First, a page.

The presence of the endogenous LPP2–LPP3 (32 kDa) hetero-oligomer in CHO cells suggests a functional role for this oligomer. In this respect, we have drawn on results obtained previously in our laboratory concerning the subcellular distribution of LPP2 and LPP3 in CHO cells. We have shown previously that endogenous LPP2 or LPP3 is localized in cytoplasmic vesicles in CHO cells. However, in CHO cells stimulated with PMA (which activates Golgi-apparatus-associated PLD1), a discrete pool of LPP3 is re-localized to the Golgi apparatus . We have also obtained similar results in CHO cells expressing inducible PLD1 (PLD1 is induced by doxycycline) and ectopically expressing recombinant LPP3 . Thus induction of PLD1 is associated with a redistribution of LPP3 (which is normally co-localized with SK1 in cytoplasmic vesicles) to the Golgi apparatus. We do not know whether this involves increased movement of LPP3 and SK1 to the Golgi apparatus or whether trafficking of these proteins away from the Golgi apparatus is reduced. Nevertheless, this re-localization appears to be important, as overexpression of LPP3 reduces intracellular S1P levels and this leads to the onset of apoptosis in HEK-293 cells . We have also shown that SK1 interacts with PLD-derived PA (via a PA-binding domain in SK1) . Therefore the redistribution of LPP3 might represent a physiological desensitization mechanism for controlling the PLD1–SK1 interaction and S1P formation in the Golgi apparatus. This discrete pool of LPP3 may comprise the 34 kDa and/or 32 kDa forms.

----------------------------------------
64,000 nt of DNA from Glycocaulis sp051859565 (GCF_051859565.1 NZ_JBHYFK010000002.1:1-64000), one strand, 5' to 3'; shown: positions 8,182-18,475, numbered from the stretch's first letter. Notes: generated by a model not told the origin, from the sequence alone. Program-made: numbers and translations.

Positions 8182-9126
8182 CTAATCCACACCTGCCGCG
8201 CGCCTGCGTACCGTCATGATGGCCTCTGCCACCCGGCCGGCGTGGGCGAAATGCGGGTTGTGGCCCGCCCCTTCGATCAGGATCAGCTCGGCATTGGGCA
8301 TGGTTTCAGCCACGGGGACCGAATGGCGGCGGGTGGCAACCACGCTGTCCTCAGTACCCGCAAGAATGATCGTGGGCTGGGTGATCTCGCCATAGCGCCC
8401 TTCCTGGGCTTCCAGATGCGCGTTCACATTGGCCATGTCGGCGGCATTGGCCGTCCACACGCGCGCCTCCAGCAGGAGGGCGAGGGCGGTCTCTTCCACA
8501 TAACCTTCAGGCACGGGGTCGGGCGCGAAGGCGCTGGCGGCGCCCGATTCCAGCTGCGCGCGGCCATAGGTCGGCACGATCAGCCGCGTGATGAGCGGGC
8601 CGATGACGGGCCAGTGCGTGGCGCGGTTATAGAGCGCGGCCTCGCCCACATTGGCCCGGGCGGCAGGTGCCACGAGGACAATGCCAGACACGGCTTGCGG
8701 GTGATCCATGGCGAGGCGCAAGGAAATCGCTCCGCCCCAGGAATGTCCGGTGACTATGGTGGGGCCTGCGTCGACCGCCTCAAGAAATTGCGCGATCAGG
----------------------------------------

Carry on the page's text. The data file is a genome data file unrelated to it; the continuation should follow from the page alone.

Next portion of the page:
Additionally, we have previously demonstrated that endogenous LPP2 does not traffic to or from the Golgi apparatus upon PMA stimulation of CHO cells or upon induction of PLD1, although it is also co-localized with SK1 in cytoplasmic vesicles  and, as we show in the present study, can form a complex with 32 kDa LPP3 (Figure 6). We have shown that overexpression of LPP2 reduces intracellular PA and have suggested that this might prevent its movement to or entrapment with SK1 at the Golgi apparatus upon PLD1 activation . Under these conditions, this may involve predominantly LPP2 homo-oligomers. Endogenous LPP2–LPP3 (32 kDa) hetero-oligomers may regulate PA and/or S1P concentrations in cytoplasmic vesicles, given their co-localization with SK1 . In conclusion, we suggest that LPP oligomers might regulate compartmentalized pools of S1P and PA and contribute to the spatial signalling by these lipids within cells.
This work was supported by an ORS (Overseas Research Studentship) award to J. S. L.
Abbreviations: CHO, Chinese-hamster ovary; FCS, fetal calf serum; HEK-293, human embryonic kidney; LPA, lysophosphatidic acid; LPP, lipid phosphate phosphatase; MβCD, methyl-β-cyclodextrin; NP-40, Nonidet P40; PA, phosphatidic acid; PLD1, phospholipase D1; S1P, sphingosine 1-phosphate; SK1, sphingosine kinase 1; TRITC, tetramethylrhodamine β-isothiocyanate
- © The Authors Journal compilation © 2008 Biochemical Society